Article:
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Predent student here. I don't agree with the overall consensus of increasing acceptance of med students into the OMFS field. As a former med student, I know that there are many avenues in which a med student can go if they want a piece of the OMFS action (ENT, plastics, specialty ortho, etc.) There is literally only one way in which a dental student can pursue this field - through OMFS. It is already the most competitive specialty to get into with only dental students - allowing more med students access to coveted spots makes getting into the specialty that much more daunting. I know applicants have to step it up because of this, but I think that residency directors should exercise caution in admitting a significant number of med students into 6-year programs.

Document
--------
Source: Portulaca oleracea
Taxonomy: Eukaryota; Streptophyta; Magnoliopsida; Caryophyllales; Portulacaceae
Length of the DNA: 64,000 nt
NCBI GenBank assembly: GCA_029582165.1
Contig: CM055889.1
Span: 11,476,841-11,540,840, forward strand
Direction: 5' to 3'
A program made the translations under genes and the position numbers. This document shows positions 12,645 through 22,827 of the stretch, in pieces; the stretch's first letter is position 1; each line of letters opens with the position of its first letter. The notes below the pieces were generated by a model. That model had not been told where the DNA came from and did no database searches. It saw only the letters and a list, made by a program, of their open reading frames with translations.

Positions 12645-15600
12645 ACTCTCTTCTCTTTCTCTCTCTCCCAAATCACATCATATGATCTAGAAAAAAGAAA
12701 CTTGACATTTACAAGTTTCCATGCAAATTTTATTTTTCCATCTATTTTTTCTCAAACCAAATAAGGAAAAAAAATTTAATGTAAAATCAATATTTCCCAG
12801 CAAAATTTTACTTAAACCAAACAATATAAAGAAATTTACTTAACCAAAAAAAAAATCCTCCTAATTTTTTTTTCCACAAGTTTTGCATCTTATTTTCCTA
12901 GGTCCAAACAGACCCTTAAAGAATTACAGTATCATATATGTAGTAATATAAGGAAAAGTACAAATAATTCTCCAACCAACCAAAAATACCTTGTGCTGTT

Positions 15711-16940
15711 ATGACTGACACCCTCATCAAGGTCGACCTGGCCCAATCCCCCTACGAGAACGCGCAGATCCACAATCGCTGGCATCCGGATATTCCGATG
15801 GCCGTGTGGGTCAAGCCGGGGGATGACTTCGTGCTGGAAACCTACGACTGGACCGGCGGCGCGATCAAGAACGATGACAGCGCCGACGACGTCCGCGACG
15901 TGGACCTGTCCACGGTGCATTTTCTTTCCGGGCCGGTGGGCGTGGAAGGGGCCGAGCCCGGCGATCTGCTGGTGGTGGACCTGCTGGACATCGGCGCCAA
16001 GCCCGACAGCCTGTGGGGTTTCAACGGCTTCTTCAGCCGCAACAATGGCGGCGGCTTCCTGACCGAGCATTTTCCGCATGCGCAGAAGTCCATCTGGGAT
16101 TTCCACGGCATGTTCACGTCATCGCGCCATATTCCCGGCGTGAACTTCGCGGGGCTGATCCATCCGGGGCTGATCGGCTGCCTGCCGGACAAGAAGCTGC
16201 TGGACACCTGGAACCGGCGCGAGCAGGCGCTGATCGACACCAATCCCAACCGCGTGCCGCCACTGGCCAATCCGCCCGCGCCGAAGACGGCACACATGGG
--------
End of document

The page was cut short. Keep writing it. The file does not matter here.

I do agree with liriano's position but not for the same reason. I have many friends in med school and i really think that they ARE qualified to do a 7-yr route do becoming a OMFS.
What I'm weary about is their lack of knowledge on the speciality itself, therefore I'm questioning their passion for it. Yes, med students do get to assist OMFS in the OR but do they get to see what they do in extern clinics which, based on personal observations, seems to be the biggest part of the guy's week.
What if the med student starts the program and ends up HATING dent school? OMFS still remains a DENTAL specialty and unfortunately, a lot of surgeons have seem to forget this.